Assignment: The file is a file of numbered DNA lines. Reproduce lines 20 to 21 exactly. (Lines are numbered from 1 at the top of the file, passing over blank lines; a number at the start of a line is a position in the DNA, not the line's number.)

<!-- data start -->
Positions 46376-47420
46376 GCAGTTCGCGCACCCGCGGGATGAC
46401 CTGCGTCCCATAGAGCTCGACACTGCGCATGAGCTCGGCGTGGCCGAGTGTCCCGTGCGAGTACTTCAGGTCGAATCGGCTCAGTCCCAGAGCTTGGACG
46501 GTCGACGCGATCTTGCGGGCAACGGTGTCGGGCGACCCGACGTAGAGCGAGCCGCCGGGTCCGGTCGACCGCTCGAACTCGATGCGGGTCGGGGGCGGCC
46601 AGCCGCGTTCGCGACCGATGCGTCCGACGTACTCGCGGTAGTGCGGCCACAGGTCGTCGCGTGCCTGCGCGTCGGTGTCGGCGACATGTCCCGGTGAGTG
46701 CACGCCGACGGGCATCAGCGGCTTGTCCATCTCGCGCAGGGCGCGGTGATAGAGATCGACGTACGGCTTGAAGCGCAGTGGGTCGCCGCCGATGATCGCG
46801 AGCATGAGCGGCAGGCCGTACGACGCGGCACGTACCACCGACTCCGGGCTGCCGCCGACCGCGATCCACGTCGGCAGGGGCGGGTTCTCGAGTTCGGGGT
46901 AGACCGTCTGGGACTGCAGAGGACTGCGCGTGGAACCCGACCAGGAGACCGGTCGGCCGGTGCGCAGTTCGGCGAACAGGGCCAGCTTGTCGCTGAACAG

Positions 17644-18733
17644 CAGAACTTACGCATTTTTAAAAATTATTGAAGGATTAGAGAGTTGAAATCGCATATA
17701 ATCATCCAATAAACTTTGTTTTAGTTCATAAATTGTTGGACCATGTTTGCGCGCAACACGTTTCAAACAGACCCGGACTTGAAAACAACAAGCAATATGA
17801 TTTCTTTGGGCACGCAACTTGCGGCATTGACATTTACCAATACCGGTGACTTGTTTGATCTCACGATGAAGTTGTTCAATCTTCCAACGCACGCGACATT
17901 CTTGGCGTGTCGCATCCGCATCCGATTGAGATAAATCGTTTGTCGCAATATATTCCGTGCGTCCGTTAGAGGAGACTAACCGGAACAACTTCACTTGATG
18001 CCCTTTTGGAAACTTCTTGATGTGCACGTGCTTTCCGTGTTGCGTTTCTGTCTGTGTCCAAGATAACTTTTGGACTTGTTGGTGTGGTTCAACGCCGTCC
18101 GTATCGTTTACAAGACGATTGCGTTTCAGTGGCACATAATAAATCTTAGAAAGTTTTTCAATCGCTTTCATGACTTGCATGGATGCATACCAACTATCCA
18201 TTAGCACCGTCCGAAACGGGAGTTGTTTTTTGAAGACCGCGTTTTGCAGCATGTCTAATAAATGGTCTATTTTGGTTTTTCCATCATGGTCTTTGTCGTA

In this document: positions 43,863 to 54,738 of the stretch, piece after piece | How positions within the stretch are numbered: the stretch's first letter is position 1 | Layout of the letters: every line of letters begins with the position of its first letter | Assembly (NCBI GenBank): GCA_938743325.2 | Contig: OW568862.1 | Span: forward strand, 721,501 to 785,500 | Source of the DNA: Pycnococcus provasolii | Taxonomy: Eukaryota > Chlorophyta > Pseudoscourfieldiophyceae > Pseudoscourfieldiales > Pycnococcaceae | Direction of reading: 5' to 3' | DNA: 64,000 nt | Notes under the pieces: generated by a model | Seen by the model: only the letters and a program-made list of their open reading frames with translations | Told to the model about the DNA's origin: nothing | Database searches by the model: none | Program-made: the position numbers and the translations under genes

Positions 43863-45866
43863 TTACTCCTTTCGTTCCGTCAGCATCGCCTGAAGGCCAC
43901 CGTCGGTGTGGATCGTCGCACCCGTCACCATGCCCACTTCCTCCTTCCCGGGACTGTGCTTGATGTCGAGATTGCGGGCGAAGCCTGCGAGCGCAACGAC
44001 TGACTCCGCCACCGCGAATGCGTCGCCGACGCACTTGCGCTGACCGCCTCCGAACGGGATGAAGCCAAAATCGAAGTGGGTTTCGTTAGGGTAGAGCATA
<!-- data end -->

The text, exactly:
43901 CGTCGGTGTGGATCGTCGCACCCGTCACCATGCCCACTTCCTCCTTCCCGGGACTGTGCTTGATGTCGAGATTGCGGGCGAAGCCTGCGAGCGCAACGAC
44001 TGACTCCGCCACCGCGAATGCGTCGCCGACGCACTTGCGCTGACCGCCTCCGAACGGGATGAAGCCAAAATCGAAGTGGGTTTCGTTAGGGTAGAGCATA